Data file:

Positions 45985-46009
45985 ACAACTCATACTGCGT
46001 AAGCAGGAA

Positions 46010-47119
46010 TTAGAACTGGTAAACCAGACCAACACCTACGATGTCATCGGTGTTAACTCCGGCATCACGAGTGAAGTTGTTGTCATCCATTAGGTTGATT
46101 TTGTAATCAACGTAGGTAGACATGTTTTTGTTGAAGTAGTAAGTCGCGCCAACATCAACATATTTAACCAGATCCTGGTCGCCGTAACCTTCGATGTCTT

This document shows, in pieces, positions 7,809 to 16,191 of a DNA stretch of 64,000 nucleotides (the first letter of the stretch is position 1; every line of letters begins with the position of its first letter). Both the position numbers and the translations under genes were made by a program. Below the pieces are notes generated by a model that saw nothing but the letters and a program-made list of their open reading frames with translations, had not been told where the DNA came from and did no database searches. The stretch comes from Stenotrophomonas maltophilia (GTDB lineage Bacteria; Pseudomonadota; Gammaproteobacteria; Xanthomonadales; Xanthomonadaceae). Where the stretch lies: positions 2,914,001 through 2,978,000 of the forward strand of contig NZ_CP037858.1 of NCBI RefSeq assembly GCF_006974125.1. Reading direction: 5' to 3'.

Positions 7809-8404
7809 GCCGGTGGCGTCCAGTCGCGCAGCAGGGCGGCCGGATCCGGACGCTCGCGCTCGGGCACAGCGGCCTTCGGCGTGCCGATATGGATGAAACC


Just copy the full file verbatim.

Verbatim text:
Positions 45985-46009
45985 ACAACTCATACTGCGT
46001 AAGCAGGAA

Positions 46010-47119
46010 TTAGAACTGGTAAACCAGACCAACACCTACGATGTCATCGGTGTTAACTCCGGCATCACGAGTGAAGTTGTTGTCATCCATTAGGTTGATT
46101 TTGTAATCAACGTAGGTAGACATGTTTTTGTTGAAGTAGTAAGTCGCGCCAACATCAACATATTTAACCAGATCCTGGTCGCCGTAACCTTCGATGTCTT

This document shows, in pieces, positions 7,809 to 16,191 of a DNA stretch of 64,000 nucleotides (the first letter of the stretch is position 1; every line of letters begins with the position of its first letter). Both the position numbers and the translations under genes were made by a program. Below the pieces are notes generated by a model that saw nothing but the letters and a program-made list of their open reading frames with translations, had not been told where the DNA came from and did no database searches. The stretch comes from Stenotrophomonas maltophilia (GTDB lineage Bacteria; Pseudomonadota; Gammaproteobacteria; Xanthomonadales; Xanthomonadaceae). Where the stretch lies: positions 2,914,001 through 2,978,000 of the forward strand of contig NZ_CP037858.1 of NCBI RefSeq assembly GCF_006974125.1. Reading direction: 5' to 3'.

Positions 7809-8404
7809 GCCGGTGGCGTCCAGTCGCGCAGCAGGGCGGCCGGATCCGGACGCTCGCGCTCGGGCACAGCGGCCTTCGGCGTGCCGATATGGATGAAACC